The gap is even greater for the expectations component of the index. Dr. Curtin points out in September 2017 comments that over the then-last seven months, Republican expectations exceeded the series peaks for all households, while Democratic sentiment was about level with the start of the recessions of the last half-century. In October 2016, the Republican outlook was 61 while the Democratic outlook was 95. As you can see where blue fades to light red on the right of the lower chart, by February 2017 the Republican outlook had doubled, to 120, while the Democratic outlook fell to 56, rocketing the gap between the two by close to 100 points, from -34 to +65. That unprecedented disparity narrowed only to 48 in September, and has since widened to 55, considerably larger than the gap for current conditions. During the final months of the Obama administration, a gap also widened, but it averaged 22 points for the 5 months, and only extended to 34 points.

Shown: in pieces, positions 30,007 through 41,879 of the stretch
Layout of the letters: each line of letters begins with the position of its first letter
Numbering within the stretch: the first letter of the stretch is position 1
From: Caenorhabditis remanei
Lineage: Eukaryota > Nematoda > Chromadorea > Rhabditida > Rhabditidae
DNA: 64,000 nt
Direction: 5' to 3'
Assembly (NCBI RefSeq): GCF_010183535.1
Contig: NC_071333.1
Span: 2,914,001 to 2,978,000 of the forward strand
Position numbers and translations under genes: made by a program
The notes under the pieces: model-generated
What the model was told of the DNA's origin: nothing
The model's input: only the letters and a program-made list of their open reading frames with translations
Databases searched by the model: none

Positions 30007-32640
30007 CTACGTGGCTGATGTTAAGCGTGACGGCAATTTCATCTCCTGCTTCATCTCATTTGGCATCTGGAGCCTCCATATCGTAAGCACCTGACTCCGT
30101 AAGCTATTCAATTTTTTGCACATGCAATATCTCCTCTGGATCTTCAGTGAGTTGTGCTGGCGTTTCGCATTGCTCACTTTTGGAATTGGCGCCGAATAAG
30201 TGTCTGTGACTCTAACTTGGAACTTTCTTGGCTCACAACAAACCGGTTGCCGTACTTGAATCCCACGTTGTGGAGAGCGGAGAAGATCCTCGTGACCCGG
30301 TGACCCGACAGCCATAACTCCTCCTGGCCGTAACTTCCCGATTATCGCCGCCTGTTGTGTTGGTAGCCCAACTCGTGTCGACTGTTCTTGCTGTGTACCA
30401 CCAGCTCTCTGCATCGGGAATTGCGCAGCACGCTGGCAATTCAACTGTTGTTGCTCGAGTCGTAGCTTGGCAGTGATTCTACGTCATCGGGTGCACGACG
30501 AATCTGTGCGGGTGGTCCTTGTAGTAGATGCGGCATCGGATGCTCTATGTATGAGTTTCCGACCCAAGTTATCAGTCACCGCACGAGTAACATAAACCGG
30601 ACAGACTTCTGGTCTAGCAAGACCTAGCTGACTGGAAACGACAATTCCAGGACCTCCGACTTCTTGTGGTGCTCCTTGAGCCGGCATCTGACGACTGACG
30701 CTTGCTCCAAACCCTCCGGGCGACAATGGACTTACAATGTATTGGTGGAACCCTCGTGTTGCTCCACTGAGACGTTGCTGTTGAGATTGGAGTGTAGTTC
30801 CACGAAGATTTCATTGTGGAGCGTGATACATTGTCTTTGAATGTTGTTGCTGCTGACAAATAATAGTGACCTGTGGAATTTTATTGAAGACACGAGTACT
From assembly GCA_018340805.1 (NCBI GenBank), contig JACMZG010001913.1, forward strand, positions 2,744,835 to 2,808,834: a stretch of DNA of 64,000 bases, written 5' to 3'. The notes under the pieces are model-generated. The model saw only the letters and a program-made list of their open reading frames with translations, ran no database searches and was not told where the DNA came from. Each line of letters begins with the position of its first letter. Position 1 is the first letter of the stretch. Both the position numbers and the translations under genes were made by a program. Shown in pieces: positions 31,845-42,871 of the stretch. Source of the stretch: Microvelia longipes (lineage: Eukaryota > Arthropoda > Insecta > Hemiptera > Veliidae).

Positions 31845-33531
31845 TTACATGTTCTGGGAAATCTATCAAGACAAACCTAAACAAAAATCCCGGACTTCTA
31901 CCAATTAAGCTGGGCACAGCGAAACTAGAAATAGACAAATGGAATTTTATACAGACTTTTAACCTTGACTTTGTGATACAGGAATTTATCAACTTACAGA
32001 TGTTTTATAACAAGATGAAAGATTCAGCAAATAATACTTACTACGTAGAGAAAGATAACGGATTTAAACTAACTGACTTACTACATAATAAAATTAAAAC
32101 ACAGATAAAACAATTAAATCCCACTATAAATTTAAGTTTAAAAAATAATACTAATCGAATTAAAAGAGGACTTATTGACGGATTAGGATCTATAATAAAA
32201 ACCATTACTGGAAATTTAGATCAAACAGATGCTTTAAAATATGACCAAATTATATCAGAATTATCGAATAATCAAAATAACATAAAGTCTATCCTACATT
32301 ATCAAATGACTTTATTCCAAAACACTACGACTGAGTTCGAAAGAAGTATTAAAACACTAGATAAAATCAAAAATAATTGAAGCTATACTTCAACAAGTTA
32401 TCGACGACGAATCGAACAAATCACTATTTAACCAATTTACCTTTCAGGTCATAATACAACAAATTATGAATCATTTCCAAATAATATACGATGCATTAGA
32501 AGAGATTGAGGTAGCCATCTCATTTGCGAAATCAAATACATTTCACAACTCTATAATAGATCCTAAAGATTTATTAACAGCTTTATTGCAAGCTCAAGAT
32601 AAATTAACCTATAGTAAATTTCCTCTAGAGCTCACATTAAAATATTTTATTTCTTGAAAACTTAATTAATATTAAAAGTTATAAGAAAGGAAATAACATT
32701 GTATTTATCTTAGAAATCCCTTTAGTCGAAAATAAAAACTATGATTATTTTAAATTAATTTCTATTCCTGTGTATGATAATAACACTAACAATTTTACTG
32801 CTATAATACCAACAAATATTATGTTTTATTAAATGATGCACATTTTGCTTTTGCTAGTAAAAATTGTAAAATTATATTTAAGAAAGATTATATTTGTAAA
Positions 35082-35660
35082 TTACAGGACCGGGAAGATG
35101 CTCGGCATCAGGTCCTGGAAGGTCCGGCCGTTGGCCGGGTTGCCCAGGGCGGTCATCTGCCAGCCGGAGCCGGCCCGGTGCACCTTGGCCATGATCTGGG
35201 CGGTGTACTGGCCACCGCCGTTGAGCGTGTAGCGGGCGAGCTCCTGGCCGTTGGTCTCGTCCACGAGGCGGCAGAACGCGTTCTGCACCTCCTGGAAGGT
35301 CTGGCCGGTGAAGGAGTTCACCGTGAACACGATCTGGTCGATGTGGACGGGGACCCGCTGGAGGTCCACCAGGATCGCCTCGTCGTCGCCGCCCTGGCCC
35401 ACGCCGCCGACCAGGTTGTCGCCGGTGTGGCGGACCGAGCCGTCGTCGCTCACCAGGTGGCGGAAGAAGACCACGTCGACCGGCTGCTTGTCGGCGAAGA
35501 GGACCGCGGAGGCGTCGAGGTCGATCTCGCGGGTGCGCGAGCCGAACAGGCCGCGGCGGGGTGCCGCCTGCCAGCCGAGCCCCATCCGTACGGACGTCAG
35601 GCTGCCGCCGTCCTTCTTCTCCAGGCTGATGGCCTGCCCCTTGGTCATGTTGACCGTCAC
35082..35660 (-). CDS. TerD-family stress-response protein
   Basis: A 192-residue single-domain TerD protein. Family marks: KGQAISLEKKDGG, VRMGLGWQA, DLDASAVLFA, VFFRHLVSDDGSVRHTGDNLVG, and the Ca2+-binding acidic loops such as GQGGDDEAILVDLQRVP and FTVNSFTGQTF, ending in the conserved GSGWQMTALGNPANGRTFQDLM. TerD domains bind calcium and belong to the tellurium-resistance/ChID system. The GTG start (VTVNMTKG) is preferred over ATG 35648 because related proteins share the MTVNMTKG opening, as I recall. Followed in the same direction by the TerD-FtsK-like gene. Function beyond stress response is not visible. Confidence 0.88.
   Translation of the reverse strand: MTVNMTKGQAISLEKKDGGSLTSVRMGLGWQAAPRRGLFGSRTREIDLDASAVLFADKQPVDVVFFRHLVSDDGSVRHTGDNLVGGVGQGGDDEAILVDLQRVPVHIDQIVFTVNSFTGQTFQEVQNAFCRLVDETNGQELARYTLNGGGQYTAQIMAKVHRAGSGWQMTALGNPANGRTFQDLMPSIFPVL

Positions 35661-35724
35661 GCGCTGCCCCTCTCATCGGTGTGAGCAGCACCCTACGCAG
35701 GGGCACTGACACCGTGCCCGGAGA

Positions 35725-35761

A striking point Curtin makes: the demographics really changed in 2017. Through 2016, generally, assessments of economic possibilities rose with income and education, and fell with age. That changed in 2017. Overall expectations for those with less than a high school degree had risen from 68 in October 2016 to 82 by August 2017, but fell for those with a college degree from 87 to 80. For those 65+ they rose from 2016’s 69 to 83 in 2017, while slipping a bit, to 86, for those 18 to 34 years old.

Sentiment for all three education terciles tracked each other closely throughout the series, all peaking around 2000, high school at 100 and the two college groups at 120, before falling raggedly to about 60 in the recession. The current divergence is led by an increase in the outlooks of the two lower attainment levels while those with a college degree are basically flat.